Supply Chain 2: How Technology Helps

As one who lies on the border of being a Millennial or Gen Z, the tone around how technology affects my life is mostly pessimistic. Popular conversations include: “social media is negatively affecting how we communicate” or “my friend has a video game addiction that takes away from other parts of his life” or “my grandfather has been feeding cash to online poker ever since we gifted him an iPad.”

Why can’t this change?

Instead of these topics always being the height of the conversation, why can’t we say “Hey, how cool is it that we can order off of this Drizly app and get booze delivered to our door without leaving the couch?” or “It’s pretty convenient that Walmart has every brand of soap I could ever think of at three stores within 10 miles of my house.” These are things we have learned to take for granted, but none of it would be possible without the (evil) technology we spoke about before, that drives the supply of goods and services.

I would like to present another example (similar to my last article) to show how technology adopted in the digital transformation era has helped make the world a more efficient place (I understand the word efficient does not equate to better, but from an engineer’s perspective, more efficient is better).

Imagine the world is depending on you delivering a package to a friend. Pieces of civilization will last longer as long as you deliver the package quickly. The faster you deliver, the more survivors. The issue is you live in New York City and your friend lives in London. The world was most likely ending if we ran this simulation any time before 1492, when Colombus sailed the ocean blue. We will assume you are not a master boat maker who can sail the Atlantic before anybody else, so without this new boating technology the world is ending because we cannot deliver our package. Early boats took about a month to sail the Atlantic. If we assume that it would take about another month to travel to wherever the boat was leaving from in NYC, port in England, and eventually find your friend in London – we can assume our total task would take about two months, before 1800. The timeline of this task probably shrunk to around one month before 1927, when Charles Lindburgh made his first flight across the Atlantic. Modern flights over the Atlantic weren’t popular until years after WWII, and even in that case it would be difficult to afford, and find, a flight to London, still making the trip to your friend last several weeks. It wasn’t until 1973, when Frederick Smith (father of Atlanta Falcons head coach, Arthur Smith) had the bright idea of taking seats and people out of planes and replacing them with boxes. This idea helped shape modern logistical practices, and Smith’s idea later grew into a company known as Federal Express (AKA FedEx). Early FedEx could probably help a bunch and even deliver your package for you! Still, it would take weeks for the package to leave you in NYC and get to your friend in London. Now, here we are in 2022, where I can overseas ship a package to my buddy in London in just two days for a pretty cheap cost with Amazon!!!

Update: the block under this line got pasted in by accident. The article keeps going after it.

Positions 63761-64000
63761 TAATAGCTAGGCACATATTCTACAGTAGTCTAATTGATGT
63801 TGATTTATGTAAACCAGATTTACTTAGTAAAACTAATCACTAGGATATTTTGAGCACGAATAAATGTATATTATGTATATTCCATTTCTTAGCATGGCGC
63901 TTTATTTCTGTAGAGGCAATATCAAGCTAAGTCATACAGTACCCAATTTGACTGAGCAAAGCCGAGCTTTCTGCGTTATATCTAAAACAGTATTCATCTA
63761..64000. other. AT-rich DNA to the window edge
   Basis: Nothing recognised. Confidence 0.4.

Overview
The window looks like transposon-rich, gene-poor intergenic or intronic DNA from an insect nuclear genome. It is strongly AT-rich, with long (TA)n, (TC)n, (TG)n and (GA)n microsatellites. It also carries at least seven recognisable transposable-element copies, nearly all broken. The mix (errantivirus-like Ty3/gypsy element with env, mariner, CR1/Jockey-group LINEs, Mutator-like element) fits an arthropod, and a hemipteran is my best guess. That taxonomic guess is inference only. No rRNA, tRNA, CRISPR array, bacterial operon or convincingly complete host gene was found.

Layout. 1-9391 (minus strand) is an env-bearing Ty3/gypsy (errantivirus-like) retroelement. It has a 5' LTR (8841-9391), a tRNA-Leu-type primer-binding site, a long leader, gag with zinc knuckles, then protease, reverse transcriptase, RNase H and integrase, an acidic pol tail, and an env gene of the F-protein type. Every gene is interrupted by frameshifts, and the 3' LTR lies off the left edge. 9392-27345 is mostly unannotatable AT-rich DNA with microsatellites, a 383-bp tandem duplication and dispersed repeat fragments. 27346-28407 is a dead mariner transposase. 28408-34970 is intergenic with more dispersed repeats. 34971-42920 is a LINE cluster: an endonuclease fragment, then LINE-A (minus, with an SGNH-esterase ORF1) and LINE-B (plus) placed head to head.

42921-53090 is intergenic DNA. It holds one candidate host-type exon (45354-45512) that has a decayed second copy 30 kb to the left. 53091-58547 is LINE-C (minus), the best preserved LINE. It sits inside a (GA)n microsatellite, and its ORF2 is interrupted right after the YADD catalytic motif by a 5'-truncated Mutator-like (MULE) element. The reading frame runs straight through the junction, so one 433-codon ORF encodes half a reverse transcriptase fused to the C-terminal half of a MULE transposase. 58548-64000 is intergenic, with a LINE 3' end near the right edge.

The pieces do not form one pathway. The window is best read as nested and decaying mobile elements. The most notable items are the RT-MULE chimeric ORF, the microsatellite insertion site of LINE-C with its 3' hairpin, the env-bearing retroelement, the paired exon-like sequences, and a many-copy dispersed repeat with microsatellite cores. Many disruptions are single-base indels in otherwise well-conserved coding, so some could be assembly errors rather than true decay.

How exactly did technology help us in our example above? Take the first case and the last case. In the first case, we had to get on a boat and sail across the Atlantic (probably risking our lives) and find our way to London without having any sort of immediate contact with our friend. This trip would likely cost me my life savings and I probably would not be able to afford a trip back home (at least the world would be saved). Through the development of boating technology, then railroads, then automobiles, then (most recently) aircrafts, and then the commercialization of logistics, I can spend significantly less ($40 Amazon priority overseas shipping vs. my life savings in 1600), I can have someone else do it for me (no one would deliver my package to my friend’s door in 1600, sad), and the time to do so shrinks from months to days. Pretty neat!!!

That example has a singular item or package being delivered. Imagine a company that has a 10,000+ item portfolio, in which they source and ship internationally, and have to deliver to billions of consumers as they promise, on time and in full? Technology helps!

The best supply chains will be the reason the world will eventually be able to feed 10 billion mouths every day, it will ensure that every single person in the world has access to soap and other essential materials, and it will definitely make sure those Bud Light cans keep flowing out of St. Louis, MO at the pace of more than one million bottles a day. Technology will bring us there. HELL YEAH.

“A lot of people are sad about the future and they’re pessimistic. And I think that is not great. I mean, we really want to wake up in the morning and look forward to the future. We want to be excited about what’s going on” – Elon Musk

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